According to this website, fresh cut grass is one of the best smells to us humans. Living in Maine, the smell of cut grass is one of the many things that signal the coming of the best week of the year, summer. But why is it that grass smells the way that it does when it is cut?
All green vegetation produces chemicals called green leaf volatiles (GLVs). GLVs are a major form of communication between individuals and even possess some level of antimicrobial properties used to prevent infection. I’m sure that you see where this is going.
When grass is mowed, the distinctive odor you smell is actually the extreme production of GLVs. These GLVs are sent out as a distress signal to neighboring plants, warning them of imminent danger. This allows the neighboring grasses to enter into a sort of state of defense, priming them for the attack. Some studies have shown that the GLVs also serve to alert and attract predators to ward of the herbivores. In a nutshell, what you are smelling is the tortured outcry of thousands of individuals (that sounds intense).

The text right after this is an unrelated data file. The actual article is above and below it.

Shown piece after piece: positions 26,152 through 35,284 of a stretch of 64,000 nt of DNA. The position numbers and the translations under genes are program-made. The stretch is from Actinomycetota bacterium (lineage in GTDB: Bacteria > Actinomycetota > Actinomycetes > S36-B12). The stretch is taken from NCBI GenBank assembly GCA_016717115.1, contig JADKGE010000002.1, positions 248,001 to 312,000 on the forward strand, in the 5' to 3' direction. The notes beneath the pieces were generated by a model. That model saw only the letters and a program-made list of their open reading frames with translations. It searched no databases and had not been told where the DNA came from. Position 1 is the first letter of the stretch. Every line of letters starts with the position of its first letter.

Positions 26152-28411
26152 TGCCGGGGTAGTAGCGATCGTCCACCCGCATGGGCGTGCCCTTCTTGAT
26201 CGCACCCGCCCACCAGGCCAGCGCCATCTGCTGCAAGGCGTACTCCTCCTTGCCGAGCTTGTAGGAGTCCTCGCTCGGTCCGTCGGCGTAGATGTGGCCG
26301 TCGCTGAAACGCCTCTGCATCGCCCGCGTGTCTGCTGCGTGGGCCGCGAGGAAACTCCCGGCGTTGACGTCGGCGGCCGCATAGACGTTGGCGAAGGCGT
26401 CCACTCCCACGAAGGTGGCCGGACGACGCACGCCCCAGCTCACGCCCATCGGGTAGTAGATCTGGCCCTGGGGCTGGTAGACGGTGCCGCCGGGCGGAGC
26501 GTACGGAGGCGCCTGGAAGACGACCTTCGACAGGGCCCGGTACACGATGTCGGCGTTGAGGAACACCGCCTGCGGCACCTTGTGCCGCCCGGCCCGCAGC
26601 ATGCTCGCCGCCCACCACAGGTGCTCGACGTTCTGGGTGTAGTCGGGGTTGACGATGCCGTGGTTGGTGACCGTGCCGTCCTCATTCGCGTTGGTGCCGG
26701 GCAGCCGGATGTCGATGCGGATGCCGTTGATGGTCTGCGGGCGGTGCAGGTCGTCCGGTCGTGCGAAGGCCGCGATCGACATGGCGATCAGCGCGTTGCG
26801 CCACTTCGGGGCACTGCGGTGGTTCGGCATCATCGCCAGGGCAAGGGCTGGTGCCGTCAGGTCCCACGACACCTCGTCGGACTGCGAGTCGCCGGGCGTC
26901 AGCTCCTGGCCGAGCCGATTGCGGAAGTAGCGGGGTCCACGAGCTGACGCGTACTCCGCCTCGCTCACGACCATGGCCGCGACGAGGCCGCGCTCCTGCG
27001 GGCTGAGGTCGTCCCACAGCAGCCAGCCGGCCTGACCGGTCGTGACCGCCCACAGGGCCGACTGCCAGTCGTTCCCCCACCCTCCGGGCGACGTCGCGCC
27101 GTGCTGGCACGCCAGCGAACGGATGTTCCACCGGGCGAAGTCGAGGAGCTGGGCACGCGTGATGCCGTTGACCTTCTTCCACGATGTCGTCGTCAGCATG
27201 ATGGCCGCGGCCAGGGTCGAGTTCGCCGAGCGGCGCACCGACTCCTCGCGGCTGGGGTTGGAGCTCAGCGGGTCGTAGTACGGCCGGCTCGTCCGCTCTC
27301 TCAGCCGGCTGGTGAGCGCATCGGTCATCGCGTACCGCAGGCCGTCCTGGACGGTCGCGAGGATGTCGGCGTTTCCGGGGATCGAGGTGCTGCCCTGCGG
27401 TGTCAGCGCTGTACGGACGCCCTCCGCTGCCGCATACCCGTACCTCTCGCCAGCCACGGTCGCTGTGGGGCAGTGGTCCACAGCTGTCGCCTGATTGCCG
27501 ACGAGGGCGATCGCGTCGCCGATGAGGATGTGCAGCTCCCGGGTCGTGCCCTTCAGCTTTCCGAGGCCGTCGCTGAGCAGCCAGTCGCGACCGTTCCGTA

A study that was done by Northwestern University found that parasitic wasps were attracted to plants emitting GLVs in response to herbivorous insects, effectively scaring off the herbivores. Another study found that orchids released pheromones along with the GLVs, attracting wasps for both defense AND pollination. It really is cool what plants can do.
Perhaps the most beneficial trait of GLVs is the ability to prevent infection at the site of injury. Essentially, the GLVs are able to make the plant more resistant to bacterial or fungal infections. It isn’t that dissimilar to how our own bodies work in developing scabs. Actually, it is probably very different. But if it helps to picture a scab, go for it.
So the smell of cut grass is actually a warning signal to other plants, evidence of self healing, and a way to attract predators of the herbivores that dare attack them. Pretty intense stuff when you think about it. It is my belief that we have barely scratched the surface of what plants are capable of. If you think about it, it wasn’t until a few decades ago that we acknowledged that animals could possess any level of consciousness (shout out to Jane Goodall for her work), and it hasn’t been until very recently that substantial research has been done on plants. I have found papers suggesting the ability for plants to learn and hear, and the reality that trees work together in a forest to survive. The future is exciting in the world of plant biology.
Brodmann, Jennifer; Twele, Robert; Francke, Wittko; Hölzler, Gerald; Zhang, Qing-He; Ayasse, Manfred (2008-05-20). “Orchids Mimic Green-Leaf Volatiles to Attract Prey-Hunting Wasps for Pollination”. Current Biology. 18 (10): 740–744.